Books of the Week:
- Wake of Vultures, Lila Bowen
- The Drafter, Kim Harrison
- Armada, Ernest Cline
In addition to reading these three outstanding novels, I am working my way back through the novels of Karen Chance and Ilona Andrews. Sometimes you just get an impulse to reread series in order, and it’s best not to ignore such an impulse. I find there’s usually a reason.
Lila Bowen is better known under another name, but this YA book is not only fascinating but very challenging. Half-breed Nettie Lonesome is living with a couple in a dry, lonesome, western area, eking out an unhappy existence and waiting for her life to improve somehow. Change comes in a very unexpected way when she kills a creature that invades her farm. Suddenly, Nettie can see the world in a different way and her place in that world is not the same. Nettie has other less obvious adventures: she is a girl who dresses like a man and acts like a man, but when she begins to experience her first sexual stirrings, she has moments with both sexes. Wake of Vultures is a coming-of-age story on several levels. IT WILL BE ON THE SHELVES OCTOBER 27, 2015.
Everyone knows Kim Harrison, right? She’s moved beyond The Hollows now, into a very complicated novel, The Drafter. In 2030, a woman named Peri Reed, who works for Opti, finds herself in a terrifying situation. Peri is a drafter, with a very rare skill – she can alter time. But with all these alterations comes a lot of confusion, so she’s always assisted and taken care of by an anchor. The anchors remember both events . . . but the drafter only remembers one. Peri begins to suspect she is being used, and her talent exploited; and she remembers there’s a list of corrupt Opti agents. She’s absolutely right. It’s a learning curve to get all the terminology in this book straight, but once you do, it’s riveting. THIS BOOK WILL BE OUT IN SEPTEMBER 2015.
Armada is a book many, many people have been waiting for. Ernest Cline’s Ready Player One was a groundbreaker, one of the most original books of 2012, and an upcoming 2017 movie from Steven Spielberg. How could Cline top RPO, which made so many “best book of the year” lists? Armada, with its game-playing references and pop culture vibe, comes pretty close. A kid named Zack Lightman, whose father has been dead for many years, is about to graduate from high school and has no idea what the future holds. Zack has a part time job at a games store, and he is a high-ranked player of “Armada,” a combat game of earth vs. aliens. One day everything Zack thinks he knows is yanked out from under him, and he’s playing “Armada” for real . . . but wait! How come the enemy has thoughtfully provided the players with their weaknesses, too?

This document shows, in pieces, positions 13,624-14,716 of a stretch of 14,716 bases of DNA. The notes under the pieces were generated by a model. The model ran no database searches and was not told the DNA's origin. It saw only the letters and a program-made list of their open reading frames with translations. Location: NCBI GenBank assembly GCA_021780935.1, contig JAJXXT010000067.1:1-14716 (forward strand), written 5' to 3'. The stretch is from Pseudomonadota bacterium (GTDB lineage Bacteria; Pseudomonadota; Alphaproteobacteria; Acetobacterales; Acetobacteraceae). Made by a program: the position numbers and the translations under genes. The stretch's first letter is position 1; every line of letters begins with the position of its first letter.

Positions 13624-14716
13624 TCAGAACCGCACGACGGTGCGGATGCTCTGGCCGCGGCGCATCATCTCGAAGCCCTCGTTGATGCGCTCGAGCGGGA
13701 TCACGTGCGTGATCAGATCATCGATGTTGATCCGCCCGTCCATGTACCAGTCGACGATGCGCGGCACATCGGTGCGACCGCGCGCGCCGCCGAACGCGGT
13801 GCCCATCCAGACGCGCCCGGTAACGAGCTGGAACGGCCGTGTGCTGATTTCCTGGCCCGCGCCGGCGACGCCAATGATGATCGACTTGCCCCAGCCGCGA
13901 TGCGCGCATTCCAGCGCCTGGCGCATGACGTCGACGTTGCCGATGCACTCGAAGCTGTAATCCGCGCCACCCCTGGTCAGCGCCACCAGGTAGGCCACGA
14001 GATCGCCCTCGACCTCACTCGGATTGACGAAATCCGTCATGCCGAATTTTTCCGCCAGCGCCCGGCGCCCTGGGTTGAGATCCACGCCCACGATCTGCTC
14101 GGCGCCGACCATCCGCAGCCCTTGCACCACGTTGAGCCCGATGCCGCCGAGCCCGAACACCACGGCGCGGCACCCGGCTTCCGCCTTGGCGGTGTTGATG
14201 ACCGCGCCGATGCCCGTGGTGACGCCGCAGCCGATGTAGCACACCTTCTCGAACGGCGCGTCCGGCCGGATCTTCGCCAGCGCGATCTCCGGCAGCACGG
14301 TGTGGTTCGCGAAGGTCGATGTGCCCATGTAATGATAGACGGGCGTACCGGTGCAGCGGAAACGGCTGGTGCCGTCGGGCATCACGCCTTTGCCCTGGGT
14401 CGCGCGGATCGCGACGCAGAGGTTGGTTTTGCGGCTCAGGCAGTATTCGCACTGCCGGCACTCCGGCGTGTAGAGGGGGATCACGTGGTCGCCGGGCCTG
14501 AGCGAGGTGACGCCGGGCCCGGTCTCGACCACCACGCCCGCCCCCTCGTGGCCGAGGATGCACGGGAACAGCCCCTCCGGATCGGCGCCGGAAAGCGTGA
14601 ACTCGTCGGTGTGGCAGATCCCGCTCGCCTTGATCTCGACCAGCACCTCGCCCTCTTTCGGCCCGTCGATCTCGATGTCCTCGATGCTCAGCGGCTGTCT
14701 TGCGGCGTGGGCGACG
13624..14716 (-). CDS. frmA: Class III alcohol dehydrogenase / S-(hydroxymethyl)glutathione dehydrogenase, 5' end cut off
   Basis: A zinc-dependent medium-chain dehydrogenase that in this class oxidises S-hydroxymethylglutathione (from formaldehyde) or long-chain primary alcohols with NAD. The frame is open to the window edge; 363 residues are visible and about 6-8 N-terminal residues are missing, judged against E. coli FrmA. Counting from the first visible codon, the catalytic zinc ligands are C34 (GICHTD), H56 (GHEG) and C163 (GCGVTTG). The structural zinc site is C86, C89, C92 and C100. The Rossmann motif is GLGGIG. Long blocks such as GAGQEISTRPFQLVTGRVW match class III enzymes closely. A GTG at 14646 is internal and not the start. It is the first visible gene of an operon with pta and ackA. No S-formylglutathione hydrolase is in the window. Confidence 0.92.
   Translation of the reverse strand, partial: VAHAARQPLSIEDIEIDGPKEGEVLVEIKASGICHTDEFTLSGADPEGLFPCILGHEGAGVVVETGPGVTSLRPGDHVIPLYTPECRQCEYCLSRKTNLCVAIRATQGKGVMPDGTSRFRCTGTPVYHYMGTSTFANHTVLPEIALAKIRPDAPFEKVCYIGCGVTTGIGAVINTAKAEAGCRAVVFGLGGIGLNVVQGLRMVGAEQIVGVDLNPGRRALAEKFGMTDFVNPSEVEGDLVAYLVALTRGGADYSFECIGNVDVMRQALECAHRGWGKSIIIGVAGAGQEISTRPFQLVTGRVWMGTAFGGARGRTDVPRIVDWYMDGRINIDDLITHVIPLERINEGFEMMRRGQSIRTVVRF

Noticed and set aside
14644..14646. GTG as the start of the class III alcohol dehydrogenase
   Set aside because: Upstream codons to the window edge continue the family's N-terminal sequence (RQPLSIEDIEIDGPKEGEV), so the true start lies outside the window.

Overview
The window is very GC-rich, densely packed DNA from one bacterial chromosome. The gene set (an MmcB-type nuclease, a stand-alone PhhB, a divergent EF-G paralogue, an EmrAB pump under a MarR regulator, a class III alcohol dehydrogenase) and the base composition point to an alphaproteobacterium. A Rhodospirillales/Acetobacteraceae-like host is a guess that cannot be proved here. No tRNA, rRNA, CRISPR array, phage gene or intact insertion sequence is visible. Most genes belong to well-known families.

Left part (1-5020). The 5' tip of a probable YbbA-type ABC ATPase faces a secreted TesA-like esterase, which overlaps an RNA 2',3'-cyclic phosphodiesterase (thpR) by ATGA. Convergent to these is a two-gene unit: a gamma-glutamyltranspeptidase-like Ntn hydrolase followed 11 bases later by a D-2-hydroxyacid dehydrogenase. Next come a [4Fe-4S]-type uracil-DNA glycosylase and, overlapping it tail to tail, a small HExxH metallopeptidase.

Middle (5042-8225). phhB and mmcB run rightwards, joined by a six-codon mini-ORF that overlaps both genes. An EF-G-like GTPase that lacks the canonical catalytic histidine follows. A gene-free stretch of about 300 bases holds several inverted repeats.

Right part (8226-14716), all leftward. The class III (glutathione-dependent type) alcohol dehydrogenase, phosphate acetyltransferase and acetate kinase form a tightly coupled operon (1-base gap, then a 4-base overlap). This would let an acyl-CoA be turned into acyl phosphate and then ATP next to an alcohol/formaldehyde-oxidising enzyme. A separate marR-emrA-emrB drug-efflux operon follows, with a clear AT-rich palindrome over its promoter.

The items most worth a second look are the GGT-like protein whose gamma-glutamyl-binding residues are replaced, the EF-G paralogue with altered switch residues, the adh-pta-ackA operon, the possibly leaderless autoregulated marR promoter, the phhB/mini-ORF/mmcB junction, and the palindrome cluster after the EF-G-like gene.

I’ve talked in this spot before about the less glamorous aspects of writing, and that would be ninety percent of them. A couple of months ago, I finished NIGHT SHIFT, the next Midnight, Texas book. Good enough! Now it goes to my editor, right?
Nope. Since I had time, it went first to my “beta” readers (I think of them as my “alpha” readers, actually), Toni Kelner (Leigh Perry) and Dana Cameron. Toni and Dana very kindly donated their time to read it and give me invaluable feedback, which in this case, meant some rewrites. Fair enough. That’s exactly what the beta reader is supposed to do: point out errors and inconsistencies and generally give you advice on how to make the book a more coherent narrative. At least, that’s my take.
So I rewrote, and sent it to my agent without sending it to my editor. If the book is very late, I don’t always take this step, but it’s good I did, because my agent found fault with the way I handled some characters. And he also pointed out several infodumps, which I have always prided myself on avoiding. So these rewrites were slower, more painful, and more extensive. Plus, embarrassing.
That took me two weeks – two weeks of struggle and anger. At myself, mostly. But those weeks of struggle paid off for the book, and I knew it as I was working, so I was at peace with the necessity. I was also glad I’d finished the book early, as I saw it, so I could do all this work NIGHT SHIFT needed.
But Friday, I hit “send” again, and this time I meant it. NIGHT SHIFT is out of the house and in the hands of my editor, and my agent is rereading it, and it’s done.
But not really. I’ll get it back from my editor with suggested changes and comments, and then the copy editor will send it back. And finally, I’ll get the page proofs, which will require another read-through. Is it any wonder that most writers hate their book the month this all takes place? I sure do. The saying “It ain’t over til it’s over” might have been formulated to remind writers of the way a book boomerangs.
So please don’t ever ask a writer how long it takes them to “pump out a book” or ask them how many books they “knock out” a year. There is nothing automatic or easy about it, for almost every writer I’ve ever met. I am slower than most writers I know, and one book a year is all I can handle.
However, by the time it’s due to hit the shelves, I’ll be waiting nervously to see if it gets good reviews, if people like it . . . all the while working on the next book. I guess I’m hooked!